Many companies claim that their products and services are “the future”. But no one has more of a right to this claim than companies in the green building industry. As we all know, the industrial practices of the 20th century have significantly compromised the environment in more ways than one, necessitating a change in the way that we regard the environment on both a personal and public level. On a personal level, many of us choose to support the environment by participating in recycling and buying non-toxic products. But on a public level, we often choose to stick with old, unsafe building practices because a changing of the guard would require more time and money than we care to invest.
However, we often fail to consider that implementing sustainable design in new and existing buildings will do more than preserve the environment; it will also save us money. Although implementing green designs can cost more up front, the lower operating costs that they bring can easily offset the initial investment, and then some. For example, if implementing an energy efficient water system costs $24,000 more than implementing a traditional system but we end up cutting our water bill by $2,200 a month, then the entire additional investment is returned in one year and after that all of the return is pure profit..
When you consult with a green buildings design company, you can apply a project life cycle cost analysis to determine what design implements justify their start up cost in terms of long-term savings. After determining projected cost savings, actual cost savings are determined during the conceptual design phase of a green building project. Unlike traditional building practices that view a building’s operating systems independently, green building practices strive to integrate operating systems, maximizing energy efficiency and therefore reducing energy costs.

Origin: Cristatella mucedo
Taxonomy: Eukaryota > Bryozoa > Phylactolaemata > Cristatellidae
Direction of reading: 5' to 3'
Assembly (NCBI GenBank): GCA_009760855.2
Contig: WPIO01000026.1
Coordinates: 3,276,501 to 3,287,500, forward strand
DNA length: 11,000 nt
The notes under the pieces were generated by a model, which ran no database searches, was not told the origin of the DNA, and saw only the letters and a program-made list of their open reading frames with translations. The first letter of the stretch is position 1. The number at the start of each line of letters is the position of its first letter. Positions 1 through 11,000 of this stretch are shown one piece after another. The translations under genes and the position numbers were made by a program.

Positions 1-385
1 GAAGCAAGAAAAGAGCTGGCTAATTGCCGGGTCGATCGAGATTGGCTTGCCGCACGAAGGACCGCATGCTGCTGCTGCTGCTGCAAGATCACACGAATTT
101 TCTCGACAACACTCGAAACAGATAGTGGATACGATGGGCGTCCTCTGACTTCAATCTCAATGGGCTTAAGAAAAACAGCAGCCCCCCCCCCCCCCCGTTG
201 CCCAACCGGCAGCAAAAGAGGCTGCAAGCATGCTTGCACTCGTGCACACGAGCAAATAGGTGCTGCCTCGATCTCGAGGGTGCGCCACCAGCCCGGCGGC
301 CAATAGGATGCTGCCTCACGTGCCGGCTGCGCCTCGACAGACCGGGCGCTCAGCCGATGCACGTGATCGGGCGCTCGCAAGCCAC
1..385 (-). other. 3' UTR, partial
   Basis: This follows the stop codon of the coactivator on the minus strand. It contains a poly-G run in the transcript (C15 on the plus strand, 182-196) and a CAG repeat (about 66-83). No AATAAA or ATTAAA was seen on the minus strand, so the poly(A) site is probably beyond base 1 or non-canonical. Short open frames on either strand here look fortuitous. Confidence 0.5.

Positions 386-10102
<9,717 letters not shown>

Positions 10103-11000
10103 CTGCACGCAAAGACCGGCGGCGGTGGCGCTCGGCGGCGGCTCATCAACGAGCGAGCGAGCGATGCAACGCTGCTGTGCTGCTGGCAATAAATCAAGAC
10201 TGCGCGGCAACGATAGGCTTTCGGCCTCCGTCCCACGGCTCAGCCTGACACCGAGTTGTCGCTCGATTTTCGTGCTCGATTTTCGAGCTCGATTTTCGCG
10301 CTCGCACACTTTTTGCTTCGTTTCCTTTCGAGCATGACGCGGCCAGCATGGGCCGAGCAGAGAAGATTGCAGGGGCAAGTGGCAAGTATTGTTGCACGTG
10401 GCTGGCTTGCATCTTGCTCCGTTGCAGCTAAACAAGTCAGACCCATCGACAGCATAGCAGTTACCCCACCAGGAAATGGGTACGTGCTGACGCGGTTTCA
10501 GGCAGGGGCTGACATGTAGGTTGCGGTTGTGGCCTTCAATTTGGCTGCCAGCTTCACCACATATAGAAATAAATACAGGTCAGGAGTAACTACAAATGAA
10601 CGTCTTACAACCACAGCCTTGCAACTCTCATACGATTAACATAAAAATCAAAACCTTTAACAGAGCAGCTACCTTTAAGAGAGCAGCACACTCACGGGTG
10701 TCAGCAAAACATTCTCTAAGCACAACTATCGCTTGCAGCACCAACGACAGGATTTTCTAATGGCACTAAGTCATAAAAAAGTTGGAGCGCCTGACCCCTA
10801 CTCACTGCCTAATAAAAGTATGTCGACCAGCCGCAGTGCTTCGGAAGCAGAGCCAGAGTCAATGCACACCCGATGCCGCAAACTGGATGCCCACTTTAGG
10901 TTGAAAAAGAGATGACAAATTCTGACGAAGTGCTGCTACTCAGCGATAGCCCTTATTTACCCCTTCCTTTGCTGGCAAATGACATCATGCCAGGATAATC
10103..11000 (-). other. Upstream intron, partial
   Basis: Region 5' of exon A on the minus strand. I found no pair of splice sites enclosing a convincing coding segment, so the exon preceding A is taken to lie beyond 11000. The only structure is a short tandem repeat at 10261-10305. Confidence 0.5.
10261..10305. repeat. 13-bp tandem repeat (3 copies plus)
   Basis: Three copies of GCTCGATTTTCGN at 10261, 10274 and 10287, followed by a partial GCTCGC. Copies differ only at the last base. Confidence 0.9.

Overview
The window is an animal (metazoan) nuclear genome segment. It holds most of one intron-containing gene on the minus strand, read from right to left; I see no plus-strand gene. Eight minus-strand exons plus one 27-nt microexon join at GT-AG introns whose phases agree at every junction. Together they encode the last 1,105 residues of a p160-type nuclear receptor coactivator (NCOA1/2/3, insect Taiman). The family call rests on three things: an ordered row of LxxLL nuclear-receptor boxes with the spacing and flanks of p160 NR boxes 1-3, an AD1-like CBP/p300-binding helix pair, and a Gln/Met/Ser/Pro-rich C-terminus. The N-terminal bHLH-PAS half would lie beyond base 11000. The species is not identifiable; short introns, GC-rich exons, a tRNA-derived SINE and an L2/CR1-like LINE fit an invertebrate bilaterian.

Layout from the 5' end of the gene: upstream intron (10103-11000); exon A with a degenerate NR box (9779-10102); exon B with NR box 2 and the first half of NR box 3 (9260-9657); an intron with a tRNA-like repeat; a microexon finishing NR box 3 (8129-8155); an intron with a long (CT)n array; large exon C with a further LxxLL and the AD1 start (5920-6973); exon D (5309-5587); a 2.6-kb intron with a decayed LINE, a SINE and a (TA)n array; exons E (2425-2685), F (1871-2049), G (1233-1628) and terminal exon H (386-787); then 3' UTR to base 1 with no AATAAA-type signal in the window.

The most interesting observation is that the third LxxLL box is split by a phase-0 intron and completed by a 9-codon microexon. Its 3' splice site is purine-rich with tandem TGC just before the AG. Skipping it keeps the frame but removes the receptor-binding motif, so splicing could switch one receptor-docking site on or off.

While green design practices are an excellent long-term investment for both companies and the environment, some companies don’t have the budget to incorporate large-scale changes all at once. In such cases, pursuing smaller changes that still yield significant cost savings, such as replacing incandescent exit signs with photoluminescent exit signs, is the best option. Research shows that replacing 100 incandescent exit signs with photoluminescent exit signs will save a company over $3,500 a year in power costs, proving that small green changes can help create a budget for larger changes.
Just as the building practices that compromised the environment were brought into effect gradually, the adoption of building practices that support the environment is also occurring gradually. Although the prospect of global warming and polluted waters can fill us with environmental urgency, committing to green building practices in whatever way we can will create a financial pathway for making our buildings totally green. In the interest of both company budgets and the health of the environment the time to start making this commitment is now.